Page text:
Mark Cuban Says Sale of the Dallas Mavericks Could Make the City a 'Tourism Destination' (Exclusive)

The "Shark Tank" star, whose new MasterClass debuts on Thursday, tells PEOPLE that his decision to sell the NBA franchise after nearly 24 years is a nod towards the "future" of sports

<p>Courtesy of MasterClass</p>

Courtesy of MasterClass

Mark Cuban is ready to share the keys to his success!

The billionaire businessman is offering insight into his entrepreneurial mind in a new MasterClass called “Win Big in Business,” which debuted on the platform Thursday.

In an exclusive interview with PEOPLE, the Shark Tank star shares that he took his own advice — “know what you’re good at and focus on those things” — when it came to his landmark decision to sell the Dallas Mavericks last fall.

“I'm good at technology, I'm good at media, I'm good at sales,” Cuban, 65, tells PEOPLE. “Sometimes I'm good at basketball, but what I'm not good at is building arenas or building resort entertainment destinations. That's kind of the future, big revenue streams for professional sports.”

Related: Mark Cuban Announces His Plan to Exit Shark Tank After Season 16: 'It's Time'

Cuban says he took a cue from another notable figure in North Texas sports — Dallas Cowboys owner Jerry Jones — and realized that he could align himself with new partners (Las Vegas Sands Corp. owners Patrick Dumont and Miriam Adelson) to help make Dallas a tourist destination.

“Just imagine a Venetian next to the convention center in Dallas, that would change everything,” Cuban says, about the possibility of bringing gambling to Texas. “And imagine how, if you think about your friends from outside of Texas, there's not really that one thing that they say, ‘You know what? I'm saving up my money to come to Dallas for A, B or C.’”

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He adds, “We're not really a tourism destination at this point. And so I think casino resort gaming would turn Dallas and whatever locations replicated in Texas into probably one of the top three tourist destinations in the country. And so I think it makes sense to happen.”

Cuban believes weighing the challenges and risks of any venture — just like the sale of the Mavs — is a key principle offered in his MasterClass, along with tools to help people who want to carve out their own niche.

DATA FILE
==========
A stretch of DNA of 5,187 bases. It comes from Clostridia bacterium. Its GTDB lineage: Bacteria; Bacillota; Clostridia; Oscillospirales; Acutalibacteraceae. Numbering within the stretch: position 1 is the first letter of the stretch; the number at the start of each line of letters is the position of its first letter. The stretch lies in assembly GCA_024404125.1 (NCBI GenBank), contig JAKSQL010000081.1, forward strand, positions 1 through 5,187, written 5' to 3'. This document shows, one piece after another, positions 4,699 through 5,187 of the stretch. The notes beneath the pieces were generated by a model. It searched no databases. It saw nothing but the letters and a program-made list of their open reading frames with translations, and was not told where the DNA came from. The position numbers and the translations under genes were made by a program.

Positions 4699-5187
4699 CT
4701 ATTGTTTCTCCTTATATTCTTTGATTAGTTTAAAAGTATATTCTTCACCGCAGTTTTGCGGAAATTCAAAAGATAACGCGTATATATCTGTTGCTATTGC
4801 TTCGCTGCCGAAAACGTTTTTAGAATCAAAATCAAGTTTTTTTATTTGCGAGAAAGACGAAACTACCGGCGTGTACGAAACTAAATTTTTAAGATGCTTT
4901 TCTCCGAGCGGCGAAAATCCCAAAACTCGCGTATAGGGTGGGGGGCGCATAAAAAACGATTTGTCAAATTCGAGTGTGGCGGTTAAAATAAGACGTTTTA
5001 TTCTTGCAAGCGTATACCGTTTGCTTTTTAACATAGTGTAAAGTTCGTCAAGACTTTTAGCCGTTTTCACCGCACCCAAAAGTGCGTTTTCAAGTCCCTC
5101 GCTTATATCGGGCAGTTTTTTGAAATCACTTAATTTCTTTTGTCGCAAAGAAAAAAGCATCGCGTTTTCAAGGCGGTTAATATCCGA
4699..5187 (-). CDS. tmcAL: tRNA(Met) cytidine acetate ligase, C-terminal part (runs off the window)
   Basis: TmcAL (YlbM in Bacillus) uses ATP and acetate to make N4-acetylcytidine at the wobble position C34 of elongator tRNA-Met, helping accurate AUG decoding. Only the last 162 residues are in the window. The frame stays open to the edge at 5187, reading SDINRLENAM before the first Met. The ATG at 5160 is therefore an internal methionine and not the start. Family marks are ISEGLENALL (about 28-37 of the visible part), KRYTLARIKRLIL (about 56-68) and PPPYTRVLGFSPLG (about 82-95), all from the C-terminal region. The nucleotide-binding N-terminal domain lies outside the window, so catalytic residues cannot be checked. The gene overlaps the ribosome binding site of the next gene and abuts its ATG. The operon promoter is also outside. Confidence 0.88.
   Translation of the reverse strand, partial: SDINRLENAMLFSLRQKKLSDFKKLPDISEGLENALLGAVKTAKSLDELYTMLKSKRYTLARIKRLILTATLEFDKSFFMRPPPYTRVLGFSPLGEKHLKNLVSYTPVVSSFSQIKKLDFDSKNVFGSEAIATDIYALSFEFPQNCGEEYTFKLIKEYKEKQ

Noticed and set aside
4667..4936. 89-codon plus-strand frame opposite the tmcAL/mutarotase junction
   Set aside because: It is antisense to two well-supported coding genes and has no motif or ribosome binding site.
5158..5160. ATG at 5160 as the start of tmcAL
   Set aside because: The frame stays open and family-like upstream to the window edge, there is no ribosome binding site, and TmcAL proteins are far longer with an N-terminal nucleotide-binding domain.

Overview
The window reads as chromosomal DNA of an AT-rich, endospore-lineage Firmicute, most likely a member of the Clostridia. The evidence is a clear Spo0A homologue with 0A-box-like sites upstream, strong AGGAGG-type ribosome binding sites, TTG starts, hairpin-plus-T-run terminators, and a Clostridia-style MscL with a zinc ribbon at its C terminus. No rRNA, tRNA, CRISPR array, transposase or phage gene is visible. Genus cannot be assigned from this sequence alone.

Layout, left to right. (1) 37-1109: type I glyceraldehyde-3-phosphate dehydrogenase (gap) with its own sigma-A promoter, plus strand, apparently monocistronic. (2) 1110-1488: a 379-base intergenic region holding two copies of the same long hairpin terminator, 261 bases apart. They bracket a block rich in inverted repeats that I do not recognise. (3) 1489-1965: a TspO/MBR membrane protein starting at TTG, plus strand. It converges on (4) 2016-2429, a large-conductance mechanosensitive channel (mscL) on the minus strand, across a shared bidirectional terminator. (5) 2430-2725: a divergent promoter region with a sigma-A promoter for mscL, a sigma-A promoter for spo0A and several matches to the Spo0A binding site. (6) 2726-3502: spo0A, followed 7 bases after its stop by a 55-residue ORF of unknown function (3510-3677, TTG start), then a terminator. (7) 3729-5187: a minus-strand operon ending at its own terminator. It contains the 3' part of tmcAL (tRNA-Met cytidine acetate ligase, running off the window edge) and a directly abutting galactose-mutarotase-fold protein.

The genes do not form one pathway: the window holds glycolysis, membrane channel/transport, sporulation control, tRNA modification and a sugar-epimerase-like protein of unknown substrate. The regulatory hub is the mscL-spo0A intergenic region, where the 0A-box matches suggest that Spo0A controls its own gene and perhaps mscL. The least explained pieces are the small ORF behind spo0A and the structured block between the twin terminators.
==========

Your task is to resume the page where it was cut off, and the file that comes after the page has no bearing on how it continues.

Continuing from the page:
It’s a determination which has helped fuel another project, his online discount prescription drug company Cost Plus, which offers “transparency” in pricing and has made inroads as a pharmaceutical wholesaler.

As far as the father of three is concerned, age is nothing but a number when it comes to achieving success.

Related: Mark Cuban Calls Teen Son Jake a 'Little Me' as He Details His Candy-Selling Business (Exclusive)

While his and wife Tiffany’s 14-year-old son Jake has taken an interest in business, their 17-year-old and 20-year-old daughters Alyssa and Alexis are still considering their options.

“They're finding things that they like to do,” Cuban says. “And that's the cool part about being an entrepreneur. You don't have to be young when you start. You don't have to be 17 or 20. You could be 20, 25, 30, 50, 60, 75, it doesn't matter."

He adds, "It just really comes down to when you find that you have a base of knowledge about something that can give you an edge, and you really love that so much that you want to be great at it. Being great at something or really, really good at something is what puts you in a position to start a business.”

After the sale of the Mavs, a team which he owned for nearly 24 years, Cuban has retained a 27% stake.

The numbers may have changed but Cuban’s devotion — he says he’ll continue to travel with the team on road trips — is unwavering.

“I'm still actively involved in the basketball side,” he says. “So yeah, I'm all in on the Mavs still. You'll see me at games yelling and screaming at the refs, yelling and screaming for the Mavs. So that hasn't changed at all.”

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